My experience at HVSS has enabled me to develop the problem-solving skills, the adaptability, and the abilities needed to function independently in the world that I am about to enter because I am prepared to reflect, to change, to take risks and to confront the questions; “What do I want to?” and “Why do I want to do it?”
At Sudbury we talk a lot about Hitting the Wall. Hitting the Wall is a time of transition. It’s when you have no idea what’s next - it’s a gap year, it’s when you’re looking for a new job, it’s when you’re right out of college, it’s when you are questioning anything and everything. You find yourself wondering, what am I doing? Why am I even going to this school? What is the point? You worry that you’ll never have a good idea again, that you won’t be successful, that your life has no purpose, that you are untalented and all of your accomplishments have been pure luck. Hitting the Wall is being forced to ask yourself, “what do I want to do?” and “why do I want to do it?” When you do confront those questions head on, it’s liberating, you feel limitlessness, and opportunities seem to appear out of thin air; it’s a chance to reinvent yourself.
This experience does not need to be induced by anyone else but rather it is provoked by a combination of curiosity and boredom. For example, when I first came to Sudbury, I loved it. I could play outside all day and do what I wanted to, at least until I was told by an older student that if I wanted to get certified for the microwave, I had to be able to read. Boom. Suddenly, the thought of reading consumed me. Eleven years later, I still remember having the exact same fears I am having today. I worried that my counterparts in public school were ahead of me and I wondered why I was even going to this “School.” I worried constantly that I would never learn how to read. But one day, something clicked. I was sick of feeling inhibited, I realized that I was the only person who could change the position that I was in, and I became determined to do so. I read books that had already been read to me so I wouldn’t have to focus on the story so much. I asked for help, and I spent all my time reading as much as I could; I was going to learn how to read. I tell this story all the time when I’m talking about Sudbury because it illustrates the point of the school. Facing a natural obstacle, realizing you alone have the power to overcome it, setting a goal, and working to achieve it.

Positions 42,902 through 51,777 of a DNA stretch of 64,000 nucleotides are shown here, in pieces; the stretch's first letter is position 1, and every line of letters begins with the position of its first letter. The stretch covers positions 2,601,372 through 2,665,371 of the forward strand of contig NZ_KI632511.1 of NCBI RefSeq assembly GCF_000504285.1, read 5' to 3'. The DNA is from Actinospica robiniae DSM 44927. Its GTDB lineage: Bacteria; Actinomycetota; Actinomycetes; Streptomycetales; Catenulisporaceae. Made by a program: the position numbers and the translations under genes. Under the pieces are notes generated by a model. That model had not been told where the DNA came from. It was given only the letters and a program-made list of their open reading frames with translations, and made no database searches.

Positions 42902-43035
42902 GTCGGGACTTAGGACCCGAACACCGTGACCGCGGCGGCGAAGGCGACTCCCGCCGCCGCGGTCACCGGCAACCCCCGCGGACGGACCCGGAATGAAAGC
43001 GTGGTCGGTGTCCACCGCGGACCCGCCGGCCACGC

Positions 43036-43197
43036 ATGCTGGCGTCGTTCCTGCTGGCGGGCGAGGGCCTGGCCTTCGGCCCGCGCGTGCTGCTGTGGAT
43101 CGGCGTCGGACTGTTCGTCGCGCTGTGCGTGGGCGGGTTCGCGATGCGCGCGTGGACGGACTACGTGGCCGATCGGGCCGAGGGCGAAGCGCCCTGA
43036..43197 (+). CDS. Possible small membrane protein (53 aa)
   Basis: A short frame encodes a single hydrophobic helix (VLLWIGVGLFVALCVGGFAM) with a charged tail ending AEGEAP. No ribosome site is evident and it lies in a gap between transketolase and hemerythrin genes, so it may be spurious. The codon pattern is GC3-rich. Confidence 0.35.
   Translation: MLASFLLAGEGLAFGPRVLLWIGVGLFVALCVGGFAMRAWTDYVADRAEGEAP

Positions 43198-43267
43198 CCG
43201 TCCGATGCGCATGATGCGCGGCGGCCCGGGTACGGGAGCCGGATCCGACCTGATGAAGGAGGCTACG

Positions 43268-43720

But there is also a lot of failure that happens at every step of this process, and while it’s painful, it’s also one of the biggest gifts Sudbury gives you: the opportunity to fail. First, it’s abandoning the idea before even trying; giving up on countless projects has taught me two things - one, it’s okay to explore things without commitment, and two, if you want something done you have to make it happen yourself. If you need help that’s fine, but you still have to ask.